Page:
|SUBJECT:||Ph.D. Dissertation Defense|
|TIME:||Friday, March 17, 2006, 10:00 a.m.|
|PLACE:||MARC Building, 114|
|TITLE:||Geometry Estimation and Adaptive Actuation for Centering Preprocessing and Precision Measurement|
|COMMITTEE:||Dr. Thomas R. Kurfess, Chair (ME)
Dr. Shreyes N. Melkote (ME)
Dr. Richard F. Salant (ME)
Dr. Jane C. Ammons (ISyE)
Dr. Francis M. Kolarits (The Timken Company)
Precise machining of bearing rings is integral to finished bearing assembly quality. The output accuracy of center-based machining systems such as lathes or magnetic chuck grinders relates directly to the accuracy of part centering before machining. Traditional tooling and methods for centering on such machines are subject to wear, dimensional inaccuracy, setup time (hard tooling) and human error (manual centering).
A flexible system for initial part centering is developed based on a single measurement system and actuator, whereby the part is placed by hand onto the machine table, rotated and measured to identify center of geometry offset from center of rotation, then moved by a series of controlled impacts or pushes to align the centers. The prototype centering system is developed as a demonstration platform for research in a number of mechanical engineering areas, particularly:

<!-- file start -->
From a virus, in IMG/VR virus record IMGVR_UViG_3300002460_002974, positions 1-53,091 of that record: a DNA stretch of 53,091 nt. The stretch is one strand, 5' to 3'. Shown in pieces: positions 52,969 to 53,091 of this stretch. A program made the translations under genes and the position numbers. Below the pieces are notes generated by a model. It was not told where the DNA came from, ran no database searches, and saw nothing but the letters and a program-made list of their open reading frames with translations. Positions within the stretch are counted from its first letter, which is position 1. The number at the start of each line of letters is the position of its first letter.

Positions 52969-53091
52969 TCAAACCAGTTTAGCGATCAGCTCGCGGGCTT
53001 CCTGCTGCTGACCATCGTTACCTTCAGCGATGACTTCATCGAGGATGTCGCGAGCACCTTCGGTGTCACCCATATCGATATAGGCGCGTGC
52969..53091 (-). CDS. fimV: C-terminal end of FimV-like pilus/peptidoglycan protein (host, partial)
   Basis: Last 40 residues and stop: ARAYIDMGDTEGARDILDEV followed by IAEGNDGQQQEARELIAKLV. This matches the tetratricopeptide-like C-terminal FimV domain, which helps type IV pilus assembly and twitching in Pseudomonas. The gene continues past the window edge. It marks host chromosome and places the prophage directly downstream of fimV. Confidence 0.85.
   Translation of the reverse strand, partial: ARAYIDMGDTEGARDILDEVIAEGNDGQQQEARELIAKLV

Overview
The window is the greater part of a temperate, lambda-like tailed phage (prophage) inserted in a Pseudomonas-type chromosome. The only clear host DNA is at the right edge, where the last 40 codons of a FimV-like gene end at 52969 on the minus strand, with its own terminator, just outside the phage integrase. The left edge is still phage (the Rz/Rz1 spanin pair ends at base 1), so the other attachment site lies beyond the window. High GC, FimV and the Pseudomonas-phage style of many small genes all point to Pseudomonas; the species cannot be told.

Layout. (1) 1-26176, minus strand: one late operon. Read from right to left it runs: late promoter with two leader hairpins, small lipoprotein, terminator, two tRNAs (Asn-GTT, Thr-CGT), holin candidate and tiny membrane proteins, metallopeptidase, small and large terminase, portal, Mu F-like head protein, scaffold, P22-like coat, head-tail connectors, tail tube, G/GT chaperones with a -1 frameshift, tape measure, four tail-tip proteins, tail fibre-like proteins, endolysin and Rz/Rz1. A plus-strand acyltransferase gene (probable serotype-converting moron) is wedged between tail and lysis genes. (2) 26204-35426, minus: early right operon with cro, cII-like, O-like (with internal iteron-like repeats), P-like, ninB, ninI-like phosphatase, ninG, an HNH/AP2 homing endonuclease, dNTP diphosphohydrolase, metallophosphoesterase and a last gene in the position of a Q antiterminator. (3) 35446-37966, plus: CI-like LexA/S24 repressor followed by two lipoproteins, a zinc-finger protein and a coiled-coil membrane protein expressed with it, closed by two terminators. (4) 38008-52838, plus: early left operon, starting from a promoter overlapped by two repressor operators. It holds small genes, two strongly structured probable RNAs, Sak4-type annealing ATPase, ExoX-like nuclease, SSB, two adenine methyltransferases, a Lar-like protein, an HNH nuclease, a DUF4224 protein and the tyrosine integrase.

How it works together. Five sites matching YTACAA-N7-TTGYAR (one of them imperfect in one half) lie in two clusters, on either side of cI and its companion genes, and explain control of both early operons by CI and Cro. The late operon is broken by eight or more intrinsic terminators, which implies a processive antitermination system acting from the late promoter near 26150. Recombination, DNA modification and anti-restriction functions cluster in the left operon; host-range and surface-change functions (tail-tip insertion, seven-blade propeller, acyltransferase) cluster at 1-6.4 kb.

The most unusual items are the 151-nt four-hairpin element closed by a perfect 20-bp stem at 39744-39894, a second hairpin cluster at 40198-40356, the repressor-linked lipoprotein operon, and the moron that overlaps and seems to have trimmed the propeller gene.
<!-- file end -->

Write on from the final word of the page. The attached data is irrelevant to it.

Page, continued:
A vision is created for future work not only in the described areas, but also in the areas of advanced controller design incorporating multiple variables, derived machine diagnostic information, and application of the distributed communication architecture to information flow throughout the manufacturing organization. The guiding motivation for this research is reduction of manufacturing processing costs in the face of global competition. The technologies researched, developments made, and directions prescribed for future research aid in enabling this goal.